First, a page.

Nuclear Arms Control: Coming Back from Oblivion, Again

10 Journal of National Security Law & Policy 429 (2019)

Ohio State Legal Studies Research Paper No. 561

16 Pages Posted: 12 Aug 2020 Last revised: 13 Aug 2020

See all articles by Dakota S. Rudesill

Dakota S. Rudesill

Ohio State University (OSU) - Michael E. Moritz College of Law

Date Written: March 9, 2020

Abstract

This symposium essay analyzes the comparison of our present moment -- one of rising nuclear tensions and an arms control regime in retreat -- with the Cold War’s frigid and perilous depths in the early 1980s. I argue that the historical analogy is not perfect, but it is instructive. The Cold War teaches us both that nuclear arms racing is hazardous and that arms control can come back from oblivion.

Our top priorities right now should be enhancing strategic stability and preparing for arms control's future return. Extending the last Washington-Moscow bilateral accord on the books -- New START (2010) -- has only upsides, including its stability-enhancement and intelligence collection functions. The arguments against New START extension have little merit. With the benefits of New START captured for another half-decade, this piece urges use of the present moment to generate a pragmatic slate of actionable stability-enhancing proposals can be ready off-the-shelf when leadership and geopolitical currents change and prospects for nuclear arms control recover. This article identifies a menu of options: a US-Russia-China cap on INF-range missiles in Asia; a three-way deal on all missiles (including China's conventional missiles); a bilateral package deal including allowance of a limited Russian INF force, a ban on MIRVed land-based missiles, and US abandonment of planned sea-launched cruise missiles; a code of conduct for nuclear forces that among other things bans close approaches to each party's airspace and waters; regular data exchanges on warheads, INFs, and/or tactical (non-strategic) nuclear hardware; and indefinite extension of New START's inspection regime and data exchanges. Arms control is not easy today, but of course it never was. It produced massive successes and can again. The time to prepare for major progress on arms control is precisely now, when the outlook is grim.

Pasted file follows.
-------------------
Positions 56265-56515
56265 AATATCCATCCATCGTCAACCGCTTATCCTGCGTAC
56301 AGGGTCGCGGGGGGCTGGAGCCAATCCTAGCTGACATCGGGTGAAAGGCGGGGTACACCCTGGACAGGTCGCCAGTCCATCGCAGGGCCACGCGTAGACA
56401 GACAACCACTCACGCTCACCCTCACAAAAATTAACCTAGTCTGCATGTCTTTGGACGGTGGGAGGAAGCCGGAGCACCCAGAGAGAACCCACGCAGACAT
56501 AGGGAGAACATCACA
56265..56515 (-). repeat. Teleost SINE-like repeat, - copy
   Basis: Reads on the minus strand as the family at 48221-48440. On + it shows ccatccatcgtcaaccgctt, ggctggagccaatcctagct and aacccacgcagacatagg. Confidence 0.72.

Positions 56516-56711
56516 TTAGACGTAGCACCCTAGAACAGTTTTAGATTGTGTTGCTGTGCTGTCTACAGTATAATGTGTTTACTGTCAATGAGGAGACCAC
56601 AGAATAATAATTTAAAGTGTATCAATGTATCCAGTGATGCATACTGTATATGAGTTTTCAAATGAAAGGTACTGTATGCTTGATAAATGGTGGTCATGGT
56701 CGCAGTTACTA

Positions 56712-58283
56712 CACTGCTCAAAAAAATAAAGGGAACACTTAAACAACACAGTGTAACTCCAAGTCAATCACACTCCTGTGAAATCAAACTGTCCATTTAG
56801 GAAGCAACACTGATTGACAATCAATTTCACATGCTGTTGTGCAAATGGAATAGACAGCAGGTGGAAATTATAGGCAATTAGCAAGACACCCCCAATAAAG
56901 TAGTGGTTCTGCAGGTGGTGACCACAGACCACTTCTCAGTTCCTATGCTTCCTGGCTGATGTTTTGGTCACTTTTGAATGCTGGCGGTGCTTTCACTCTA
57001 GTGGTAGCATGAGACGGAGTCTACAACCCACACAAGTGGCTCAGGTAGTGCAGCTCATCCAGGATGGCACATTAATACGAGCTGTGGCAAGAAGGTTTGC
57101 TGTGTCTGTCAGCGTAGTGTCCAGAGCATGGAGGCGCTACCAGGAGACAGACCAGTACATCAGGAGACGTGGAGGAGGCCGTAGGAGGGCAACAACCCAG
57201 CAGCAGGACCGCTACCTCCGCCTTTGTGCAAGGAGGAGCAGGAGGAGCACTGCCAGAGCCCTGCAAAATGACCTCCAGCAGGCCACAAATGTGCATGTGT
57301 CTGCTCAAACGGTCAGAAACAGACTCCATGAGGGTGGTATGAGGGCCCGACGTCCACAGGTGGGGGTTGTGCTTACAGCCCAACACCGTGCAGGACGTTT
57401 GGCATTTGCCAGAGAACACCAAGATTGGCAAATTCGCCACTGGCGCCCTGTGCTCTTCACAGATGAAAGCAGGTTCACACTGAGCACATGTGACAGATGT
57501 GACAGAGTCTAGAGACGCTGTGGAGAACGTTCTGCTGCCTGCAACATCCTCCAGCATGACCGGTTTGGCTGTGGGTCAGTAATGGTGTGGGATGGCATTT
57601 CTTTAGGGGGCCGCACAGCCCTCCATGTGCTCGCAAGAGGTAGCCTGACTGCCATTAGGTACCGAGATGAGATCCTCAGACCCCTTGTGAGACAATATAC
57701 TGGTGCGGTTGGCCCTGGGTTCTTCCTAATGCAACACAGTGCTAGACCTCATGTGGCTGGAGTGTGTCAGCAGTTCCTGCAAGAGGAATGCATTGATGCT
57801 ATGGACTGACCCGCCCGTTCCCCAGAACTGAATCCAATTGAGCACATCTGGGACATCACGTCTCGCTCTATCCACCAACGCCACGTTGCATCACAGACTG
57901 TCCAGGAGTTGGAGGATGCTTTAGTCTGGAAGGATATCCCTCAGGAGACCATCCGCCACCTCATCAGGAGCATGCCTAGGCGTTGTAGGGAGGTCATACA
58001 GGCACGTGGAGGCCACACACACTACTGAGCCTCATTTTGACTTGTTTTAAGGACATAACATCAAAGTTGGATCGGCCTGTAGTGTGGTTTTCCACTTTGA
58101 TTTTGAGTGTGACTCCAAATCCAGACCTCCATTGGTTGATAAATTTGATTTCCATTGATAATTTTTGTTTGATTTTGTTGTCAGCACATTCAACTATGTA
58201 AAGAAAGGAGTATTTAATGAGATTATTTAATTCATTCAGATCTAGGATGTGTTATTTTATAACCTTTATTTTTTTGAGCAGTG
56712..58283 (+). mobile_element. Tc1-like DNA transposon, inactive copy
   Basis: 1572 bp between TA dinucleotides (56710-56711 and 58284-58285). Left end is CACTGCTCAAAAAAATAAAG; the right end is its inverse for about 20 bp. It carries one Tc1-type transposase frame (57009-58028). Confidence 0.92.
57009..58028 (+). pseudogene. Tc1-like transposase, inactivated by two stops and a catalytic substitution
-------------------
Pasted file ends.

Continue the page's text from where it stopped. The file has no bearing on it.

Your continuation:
Keywords: nuclear weapons, arms control, Russia, nuclear deterrence, treaties, Cold War, Russia, national security, national security law, international law

Suggested Citation

Rudesill, Dakota S., Nuclear Arms Control: Coming Back from Oblivion, Again (March 9, 2020). 10 Journal of National Security Law & Policy 429 (2019), Ohio State Legal Studies Research Paper No. 561, Available at SSRN: https://ssrn.com/abstract=3670285 or http://dx.doi.org/10.2139/ssrn.3670285

Dakota S. Rudesill (Contact Author)

Ohio State University (OSU) - Michael E. Moritz College of Law ( email )

55 West 12th Avenue
Columbus, OH 43210
United States

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